Unlike your typical Apple event, there are very rarely surprises at a Microsoft product launch. Everyone suspected Apple would release a new iPad mini on Tuesday, but the new MacBook, iMac, and Mac mini were surprises.
Compare that to Thursday's Microsoft's Windows 8 launch: The OS had been available as a free download for almost a year, and reviews of the systems had been online for weeks. This was the first time most of the world got to see a working Surface tablet, but the rest of the Windows 8 launch seemed predictable. My only surprise was that I came away from the event predicting Windows 8's inevitable success.
There are two reasons for that assertion. Firstly, although Apple's market share is growing, if you look at the US, it still only has about 13 per cent of the market. Granted, it's an incredibly lucrative 13 per cent, with nearly all of the four figure unit sales, but it is still a minority player. That means Microsoft will continue to dominate the laptop and desktop space, and not just in the US of course. This traditional "PC" market is declining, but people still buy a lot of laptops and desktops.
Microsoft CEO Steve Ballmer said yesterday that there are now "670 million Windows PCs just waiting to be upgraded to Windows 8," while analysts are predicting sales of another 400 million new PCs in the next year. Most of those new PCs "will run Windows 8," Ballmer noted.
And he is right. Windows 8 is the new standard now. Businesses may take a while to jump on board, but Windows is too deeply ingrained in corporate infrastructure to be avoided. (Though I do think that Microsoft may have to seriously rethink how it prices and licenses both its OS and applications).
Given its dominance of the laptop and desktop segment, it is impossible for Windows 8 not to attract many millions of users in the next year. As one Microsoft executive dryly understated: "It is going to sell a few copies next year."
Of course, that won't be enough for Microsoft to grow and innovate. The laptop and desktop markets are in decline, while the mobile segment is ballooning. And this is where Microsoft has been in freefall. In 2008, Windows was running on 70 per cent of all personal computing devices, according to Forrester Research. In 2012, after the smartphone and tablet revolution, Windows is on just 30 per cent of devices.
Windows 8 was designed to solve this problem. It wasn't designed for laptops and desktops, it was designed for phones and tablets. The Metro, Modern, new-style, or whatever you want to call the active tiled interface was taken directly from Windows Phone. Windows 8 wasn't made for your current laptop; it was designed for the weird hybrid thing that you are going to buy next.
Microsoft is soft-selling this transition because it doesn't want to spook conventional users. Indeed, executives will tell you this was all by design. "With Windows 8, we have brought together the best of all worlds, the PC and the tablet, your work and your life," Ballmer said at the New York debut. This simply isn't true.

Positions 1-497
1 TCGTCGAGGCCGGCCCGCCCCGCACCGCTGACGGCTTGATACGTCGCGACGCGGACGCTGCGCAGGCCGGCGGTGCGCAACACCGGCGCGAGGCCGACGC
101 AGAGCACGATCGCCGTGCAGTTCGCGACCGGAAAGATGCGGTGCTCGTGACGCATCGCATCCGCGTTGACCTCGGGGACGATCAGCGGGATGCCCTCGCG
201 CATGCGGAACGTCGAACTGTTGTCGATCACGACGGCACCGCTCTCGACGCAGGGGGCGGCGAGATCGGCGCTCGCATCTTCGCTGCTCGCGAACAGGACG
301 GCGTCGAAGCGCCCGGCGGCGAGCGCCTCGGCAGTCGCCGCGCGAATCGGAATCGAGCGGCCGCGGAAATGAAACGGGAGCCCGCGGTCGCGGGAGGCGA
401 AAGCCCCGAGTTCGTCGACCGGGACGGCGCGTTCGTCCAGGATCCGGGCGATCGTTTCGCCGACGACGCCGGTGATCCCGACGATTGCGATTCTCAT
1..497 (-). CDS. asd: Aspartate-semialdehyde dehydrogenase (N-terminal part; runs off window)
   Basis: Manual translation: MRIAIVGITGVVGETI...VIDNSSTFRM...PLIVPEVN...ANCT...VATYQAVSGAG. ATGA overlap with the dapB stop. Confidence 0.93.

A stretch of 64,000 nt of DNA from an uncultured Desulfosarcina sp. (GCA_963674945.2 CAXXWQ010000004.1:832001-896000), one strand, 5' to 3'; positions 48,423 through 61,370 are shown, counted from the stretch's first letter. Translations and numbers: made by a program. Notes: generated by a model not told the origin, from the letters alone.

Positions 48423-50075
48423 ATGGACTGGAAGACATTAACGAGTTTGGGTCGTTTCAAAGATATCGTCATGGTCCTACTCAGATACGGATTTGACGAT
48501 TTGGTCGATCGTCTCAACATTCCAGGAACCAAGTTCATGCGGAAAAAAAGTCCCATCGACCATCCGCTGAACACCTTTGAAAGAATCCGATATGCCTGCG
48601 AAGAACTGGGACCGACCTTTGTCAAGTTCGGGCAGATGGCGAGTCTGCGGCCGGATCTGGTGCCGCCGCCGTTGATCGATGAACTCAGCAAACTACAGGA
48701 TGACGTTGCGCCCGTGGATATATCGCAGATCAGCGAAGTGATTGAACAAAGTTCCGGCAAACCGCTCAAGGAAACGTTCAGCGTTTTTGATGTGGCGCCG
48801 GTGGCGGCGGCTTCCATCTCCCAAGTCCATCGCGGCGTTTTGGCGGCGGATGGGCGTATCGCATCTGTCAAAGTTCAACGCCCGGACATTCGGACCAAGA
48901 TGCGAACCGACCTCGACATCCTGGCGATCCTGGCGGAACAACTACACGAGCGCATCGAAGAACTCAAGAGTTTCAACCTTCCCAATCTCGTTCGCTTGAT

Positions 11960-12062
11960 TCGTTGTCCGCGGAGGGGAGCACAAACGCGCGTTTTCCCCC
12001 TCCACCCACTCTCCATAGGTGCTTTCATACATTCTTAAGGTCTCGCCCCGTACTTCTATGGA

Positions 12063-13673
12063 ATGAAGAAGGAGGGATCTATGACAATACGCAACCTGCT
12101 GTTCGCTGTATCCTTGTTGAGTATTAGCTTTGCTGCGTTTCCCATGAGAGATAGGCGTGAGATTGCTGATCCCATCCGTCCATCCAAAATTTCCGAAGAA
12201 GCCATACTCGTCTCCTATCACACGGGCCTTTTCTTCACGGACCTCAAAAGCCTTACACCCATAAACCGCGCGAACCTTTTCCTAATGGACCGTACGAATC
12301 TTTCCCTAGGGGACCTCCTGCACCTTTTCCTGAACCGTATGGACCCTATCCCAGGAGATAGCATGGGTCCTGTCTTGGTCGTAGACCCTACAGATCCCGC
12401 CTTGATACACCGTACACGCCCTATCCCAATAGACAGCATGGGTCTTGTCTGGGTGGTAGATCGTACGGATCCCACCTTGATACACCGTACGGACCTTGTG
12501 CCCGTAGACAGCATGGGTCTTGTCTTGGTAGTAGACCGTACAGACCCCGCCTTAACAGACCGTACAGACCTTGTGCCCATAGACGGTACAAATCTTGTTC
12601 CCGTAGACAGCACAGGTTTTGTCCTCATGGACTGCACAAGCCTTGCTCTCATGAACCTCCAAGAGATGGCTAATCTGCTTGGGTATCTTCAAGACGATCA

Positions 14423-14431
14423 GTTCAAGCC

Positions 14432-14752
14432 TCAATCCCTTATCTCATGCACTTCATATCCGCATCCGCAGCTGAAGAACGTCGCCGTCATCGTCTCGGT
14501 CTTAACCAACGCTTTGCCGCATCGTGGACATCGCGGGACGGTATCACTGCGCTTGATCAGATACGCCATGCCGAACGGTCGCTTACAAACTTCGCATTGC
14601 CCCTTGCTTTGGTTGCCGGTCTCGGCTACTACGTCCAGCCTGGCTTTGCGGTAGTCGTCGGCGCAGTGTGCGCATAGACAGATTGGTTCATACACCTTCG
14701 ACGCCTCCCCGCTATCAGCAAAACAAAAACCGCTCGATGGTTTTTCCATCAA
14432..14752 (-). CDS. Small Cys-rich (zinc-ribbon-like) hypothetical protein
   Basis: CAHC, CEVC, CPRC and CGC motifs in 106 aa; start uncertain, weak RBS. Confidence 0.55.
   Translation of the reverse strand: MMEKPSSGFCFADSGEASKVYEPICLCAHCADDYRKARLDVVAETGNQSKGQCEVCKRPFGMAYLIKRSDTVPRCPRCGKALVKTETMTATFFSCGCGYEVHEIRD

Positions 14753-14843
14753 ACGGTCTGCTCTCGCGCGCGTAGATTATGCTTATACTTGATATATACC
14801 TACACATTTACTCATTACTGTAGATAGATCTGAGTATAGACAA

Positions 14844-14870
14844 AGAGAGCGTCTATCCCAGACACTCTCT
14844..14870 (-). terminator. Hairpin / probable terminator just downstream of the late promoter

Trade-offs have to be made. "Having the best of both worlds" is something a salesperson will assure you about, but an engineer will tell you it is impossible. When you are designing a computing interface, you are faced with multiple choices. Some options will work better with a touch interface, others will work better with a mouse and keyboard. When Microsoft hit those crossroads in Windows 8, it chose touch, and given the way things are headed, can you blame it?
The big sore spot for Microsoft at this point is its paucity of apps. Google Play now has 675,000 and Apple's App Store has 700,000. Microsoft has about 10,000. It clearly has some catching up to do.
But this is entirely normal. Apps are typically the last thing to fall into place for a new platform. Until there are users, there is no incentive for developers to build apps. Up to now, the only users developers could reach were tech journalists and the handful of early adopters who downloaded the preview code. (And we are a pretty broke lot).
As Steve Sinofsky put it, "the Windows Store has more apps than any competing app store had at its opening."
There is no doubt that Microsoft is late to the mobile game, but there is just as little doubt it won the PC game. That comes with all sorts of advantages. Windows generated $18 billion (£11.2 billion) in revenue last year and made $11.5 billion (£7.1 billion) of pure profit. It also has a global user base of 1.5 billion folks. Granted, a billion isn't what it used to be, but it is certainly nice to have when you are playing catch up. Even if Microsoft doesn't quite catch Apple and Google, surely this is enough to make it a strong number three player.
Microsoft has some real challenges ahead of it. Truth is, people are going to be confused by Windows 8 and Windows RT. Windows 8 is a little awkward with a mouse and keyboard, and the touch interface will require users to learn a whole new way of interacting with their devices (see our Windows 8 review here, incidentally). This isn't going to be pretty.
Put aside what you think about a PC today and try to imagine what it might look like tomorrow. What do you see? Touch-based, low-power, actively streaming information, and compatible with thousands of peripherals.
It might look a lot like Windows 8.